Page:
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Back in April President Cristina Fernandez de Kirchner’s government seized 51 percent of YPF, the largest oil producer in Argentina, from Repsol in an attempt to halt declining oil output and stem fuel imports that doubled to $9.4 billion last year. The Argentines believed that Repsol had not invested enough to develop the potentially huge shale reserves.
Before the government took control of YPF it was controlled by the Eskenazi family, who regularly used YPF dividends to keep up with the payments of a $1 billion loan which used YPF shares as collateral. After the seizure the government banned YPF dividends which led to the Eskanzi’s defaulting on their loan, and transferring their YPF shares to the creditors.
One of these banks was Grupo Financiero Inbursa SAB, which is owned by the world’s richest man, according to the Bloomberg Billionaire Index, Carlos Slim.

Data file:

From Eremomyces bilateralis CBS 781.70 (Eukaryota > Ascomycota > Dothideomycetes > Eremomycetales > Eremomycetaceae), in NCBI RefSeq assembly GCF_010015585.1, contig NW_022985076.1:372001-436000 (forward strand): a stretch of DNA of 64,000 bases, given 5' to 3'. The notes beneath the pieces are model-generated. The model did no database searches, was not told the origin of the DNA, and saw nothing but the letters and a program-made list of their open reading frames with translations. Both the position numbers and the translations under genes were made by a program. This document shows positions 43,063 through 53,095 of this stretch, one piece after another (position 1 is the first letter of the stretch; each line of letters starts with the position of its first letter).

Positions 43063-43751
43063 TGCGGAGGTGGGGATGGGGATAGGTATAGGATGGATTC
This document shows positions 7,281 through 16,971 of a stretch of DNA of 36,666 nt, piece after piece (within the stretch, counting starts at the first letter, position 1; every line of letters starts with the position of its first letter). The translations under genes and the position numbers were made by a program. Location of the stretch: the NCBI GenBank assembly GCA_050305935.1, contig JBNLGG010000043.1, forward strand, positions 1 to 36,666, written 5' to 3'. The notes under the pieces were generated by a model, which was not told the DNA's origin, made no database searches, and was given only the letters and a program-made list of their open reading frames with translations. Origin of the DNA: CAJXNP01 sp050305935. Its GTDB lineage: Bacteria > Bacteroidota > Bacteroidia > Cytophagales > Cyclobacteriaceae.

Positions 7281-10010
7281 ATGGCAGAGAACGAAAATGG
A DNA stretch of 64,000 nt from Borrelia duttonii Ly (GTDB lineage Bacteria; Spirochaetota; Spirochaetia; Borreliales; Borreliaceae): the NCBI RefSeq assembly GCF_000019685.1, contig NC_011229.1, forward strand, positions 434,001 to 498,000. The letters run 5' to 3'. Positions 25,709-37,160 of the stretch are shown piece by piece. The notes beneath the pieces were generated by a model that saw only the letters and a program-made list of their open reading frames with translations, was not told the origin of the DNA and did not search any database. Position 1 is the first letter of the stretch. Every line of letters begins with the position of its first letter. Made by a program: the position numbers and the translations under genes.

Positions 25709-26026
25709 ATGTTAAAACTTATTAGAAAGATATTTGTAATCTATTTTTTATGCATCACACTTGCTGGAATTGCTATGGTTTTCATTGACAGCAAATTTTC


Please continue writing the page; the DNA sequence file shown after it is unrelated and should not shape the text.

Slim now controls 32.9 million of YPF’s shares, giving him an 8.4 percent stake of YPF, worth $345 million. Arturo Elias, a spokesman for Carlos Slim announced that they “view it (YPF) as a solid company with good growth potential,“ and that all that remains is for Slim to analyse whether or not he wants to retain the stake.
Miguel Galuccio, the CEO of YPF, said that “the The incorporation of the Mexican businessman in the shareholding ranks of the company is a clear signal to the international financial market. It’s a great show of confidence in Argentina and the company’s new initiative.”
Laurence Balter, who oversees $100 million for Fox Island, Washington-based Oracle Investment Research, believes that Slim has struck lucky with his new shares because “YPF is worth much more than it is priced today. “
By. James Burgess of Oilprice.com
James Burgess studied Business Management at the University of Nottingham. He has worked in property development, chartered surveying, marketing, law, and accounts. He has also…